Pacific parrotlet perches on a finger

Parrot-inspired robot flies, grabs, and perches

Image credit: Dreamstime

Engineers from Stanford University have developed a unique robot which mimics the perching mechanism of parrots, allowing it to grasp onto a wide range of surfaces.

The ability of birds to grasp onto branches of almost any size, shape, and texture should not be taken for granted. It was this ability that fascinated teams of Stanford University engineers who had previously developed technologies inspired by animal abilities.

“It’s not easy to mimic how birds fly and perch,” said Dr William Roderick, who was a PhD student at Stanford. “After millions of years of evolution, they make take-off and landing look so easy, even among all of the complexity and variability of the tree branches you would find in a forest.”

However, years of study on biomimetic robots in Stanford labs has enabled the construction of a perching robot. When attached to a quadcopter drone, this “stereotyped nature-inspired aerial grasper” (SNAG) forms a flying, catching and carrying, perching robot. The researchers used their bird-like robot to compare bird toe arrangements and to measure microclimates in a remote Oregon forest.

In previous studies of parrotlets – one of the most Lilliputian members of the parrot family – the researchers recorded the birds flying back and forth between special sensor-loaded perches with high-speed cameras. This allowed them to explore the forces associated with the birds’ landing, perching, and take-off on perches representing a range of sizes and materials. They found that the parrotlets performed the same aerial manoeuvres regardless of surface, letting their feet handle the variability of the surface texture.

Perching robot on branch

William Roderick

Image credit: William Roderick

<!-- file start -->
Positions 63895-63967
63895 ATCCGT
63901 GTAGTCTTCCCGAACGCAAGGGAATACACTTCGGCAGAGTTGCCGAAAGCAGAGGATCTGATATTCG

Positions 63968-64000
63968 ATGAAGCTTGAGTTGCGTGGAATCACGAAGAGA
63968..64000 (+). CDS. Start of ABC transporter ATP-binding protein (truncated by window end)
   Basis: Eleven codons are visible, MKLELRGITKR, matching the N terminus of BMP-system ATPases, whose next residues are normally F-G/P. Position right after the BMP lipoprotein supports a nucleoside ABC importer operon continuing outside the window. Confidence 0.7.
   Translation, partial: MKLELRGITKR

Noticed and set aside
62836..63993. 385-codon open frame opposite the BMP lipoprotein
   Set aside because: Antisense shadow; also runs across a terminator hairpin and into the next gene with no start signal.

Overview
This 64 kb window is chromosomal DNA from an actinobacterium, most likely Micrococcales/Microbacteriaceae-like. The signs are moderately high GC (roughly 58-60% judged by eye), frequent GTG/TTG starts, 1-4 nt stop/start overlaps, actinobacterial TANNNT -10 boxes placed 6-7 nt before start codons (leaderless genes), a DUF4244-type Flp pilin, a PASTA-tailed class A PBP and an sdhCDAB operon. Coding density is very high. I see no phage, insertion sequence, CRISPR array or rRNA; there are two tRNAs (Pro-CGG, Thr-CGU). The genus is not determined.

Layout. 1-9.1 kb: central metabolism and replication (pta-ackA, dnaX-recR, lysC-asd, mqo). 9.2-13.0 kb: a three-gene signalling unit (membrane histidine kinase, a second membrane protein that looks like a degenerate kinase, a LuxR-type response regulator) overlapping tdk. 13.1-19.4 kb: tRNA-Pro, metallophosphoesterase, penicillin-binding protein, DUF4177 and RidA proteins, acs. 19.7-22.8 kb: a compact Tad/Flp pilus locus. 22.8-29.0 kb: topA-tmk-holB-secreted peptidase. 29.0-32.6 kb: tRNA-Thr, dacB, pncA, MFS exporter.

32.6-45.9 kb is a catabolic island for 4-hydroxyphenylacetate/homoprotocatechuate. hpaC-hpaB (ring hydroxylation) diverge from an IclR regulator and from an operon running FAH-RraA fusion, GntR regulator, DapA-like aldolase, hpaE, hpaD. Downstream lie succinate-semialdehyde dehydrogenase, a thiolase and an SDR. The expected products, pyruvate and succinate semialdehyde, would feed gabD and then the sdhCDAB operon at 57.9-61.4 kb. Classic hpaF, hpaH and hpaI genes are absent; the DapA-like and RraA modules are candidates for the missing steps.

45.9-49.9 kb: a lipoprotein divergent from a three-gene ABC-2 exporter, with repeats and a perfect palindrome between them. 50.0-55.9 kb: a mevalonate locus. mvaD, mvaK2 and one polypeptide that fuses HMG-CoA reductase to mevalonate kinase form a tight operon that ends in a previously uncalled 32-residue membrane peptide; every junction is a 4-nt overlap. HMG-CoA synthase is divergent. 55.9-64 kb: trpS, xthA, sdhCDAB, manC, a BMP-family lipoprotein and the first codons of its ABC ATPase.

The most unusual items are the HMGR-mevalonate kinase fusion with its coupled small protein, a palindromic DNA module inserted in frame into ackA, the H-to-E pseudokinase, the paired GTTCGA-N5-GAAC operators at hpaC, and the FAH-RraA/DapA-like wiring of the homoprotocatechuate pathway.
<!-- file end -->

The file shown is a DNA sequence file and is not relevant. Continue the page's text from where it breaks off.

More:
Just like those parrotlets, SNAG approaches every landing in the same manner. However, to account for the size of the quadcopter, SNAG is based not on the legs of a parrotlet but a peregrine falcon. Instead of hollow bones, it has a 3D printed structure with motors and fishing line to stand in for muscles and tendons. Each leg has a motor for moving back and forth, and another motor for grasping. Inspired by the way tendons route around the ankle in birds, a similar mechanism in SNAG’s leg absorbs landing impact energy and passively converts it into grasping force.

The result is an exceptionally strong, high-speed clutch. Once wrapped around a branch, SNAG’s “ankles” lock and an accelerometer attached to the right foot reports that the robot has landed, triggering a balancing algorithm to stabilise it.

During the heights of the Covid-19 pandemic, Roderick shifted equipment – including a 3D printer – from one of the Stanford labs to rural Oregon, to set up a basement lab for controlled testing.

SNAG was sent along a rail system that launched the robot at different surfaces at set speeds and orientations, to test how it performed under various scenarios. With SNAG held in place, Roderick also confirmed its ability to catch hand-thrown objects such as dummy prey, a bean bag, and a tennis bag. Finally, he brought the bird-like robot into a nearby forest for trial flights.

Overall, SNAG performed so well that next steps in development would likely focus on refining pre-landing processes, such as improving the robot’s situational awareness and flight control. There are many possible applications for perching robots, such as in search and rescue operations and wildfire monitoring.

Roderick and his colleagues additionally explored bird biology using SNAG, testing it with two toe arrangements: anisodactyl (three toes in front, one at the back, like a falcon) and zygodactyl (two toes in front, two at the back, like a parrot). They found surprisingly that little performance difference between the two. Finally, they used SNAG for environmental research, attaching a temperature and humidity sensor and using it to record the microclimate in the Oregon forest.

“Part of the underlying motivation of this work was to create tools that we can use to study the natural world,” said Roderick. “If we could have a robot that could act like a bird, that could unlock completely new ways of studying the environment.”

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